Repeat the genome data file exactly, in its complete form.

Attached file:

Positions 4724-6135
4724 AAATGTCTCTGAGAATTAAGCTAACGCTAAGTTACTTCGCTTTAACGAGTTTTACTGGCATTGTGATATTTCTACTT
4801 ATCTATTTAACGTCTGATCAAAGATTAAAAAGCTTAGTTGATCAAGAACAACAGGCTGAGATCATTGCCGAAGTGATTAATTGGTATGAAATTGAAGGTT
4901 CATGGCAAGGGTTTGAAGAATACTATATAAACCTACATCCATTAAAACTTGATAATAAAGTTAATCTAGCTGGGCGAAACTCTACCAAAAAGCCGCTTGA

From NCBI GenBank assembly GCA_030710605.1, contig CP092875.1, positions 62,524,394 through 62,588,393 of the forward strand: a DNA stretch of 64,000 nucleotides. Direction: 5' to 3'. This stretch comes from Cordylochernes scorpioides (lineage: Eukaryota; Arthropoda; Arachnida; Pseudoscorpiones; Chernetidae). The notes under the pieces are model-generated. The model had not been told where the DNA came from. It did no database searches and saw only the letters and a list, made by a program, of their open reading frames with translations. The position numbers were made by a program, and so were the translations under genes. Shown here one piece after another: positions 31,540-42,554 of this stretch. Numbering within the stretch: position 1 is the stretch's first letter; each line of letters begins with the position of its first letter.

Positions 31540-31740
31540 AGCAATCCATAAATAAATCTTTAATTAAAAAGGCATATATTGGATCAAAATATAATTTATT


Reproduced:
Positions 4724-6135
4724 AAATGTCTCTGAGAATTAAGCTAACGCTAAGTTACTTCGCTTTAACGAGTTTTACTGGCATTGTGATATTTCTACTT
4801 ATCTATTTAACGTCTGATCAAAGATTAAAAAGCTTAGTTGATCAAGAACAACAGGCTGAGATCATTGCCGAAGTGATTAATTGGTATGAAATTGAAGGTT
4901 CATGGCAAGGGTTTGAAGAATACTATATAAACCTACATCCATTAAAACTTGATAATAAAGTTAATCTAGCTGGGCGAAACTCTACCAAAAAGCCGCTTGA

From NCBI GenBank assembly GCA_030710605.1, contig CP092875.1, positions 62,524,394 through 62,588,393 of the forward strand: a DNA stretch of 64,000 nucleotides. Direction: 5' to 3'. This stretch comes from Cordylochernes scorpioides (lineage: Eukaryota; Arthropoda; Arachnida; Pseudoscorpiones; Chernetidae). The notes under the pieces are model-generated. The model had not been told where the DNA came from. It did no database searches and saw only the letters and a list, made by a program, of their open reading frames with translations. The position numbers were made by a program, and so were the translations under genes. Shown here one piece after another: positions 31,540-42,554 of this stretch. Numbering within the stretch: position 1 is the stretch's first letter; each line of letters begins with the position of its first letter.

Positions 31540-31740
31540 AGCAATCCATAAATAAATCTTTAATTAAAAAGGCATATATTGGATCAAAATATAATTTATT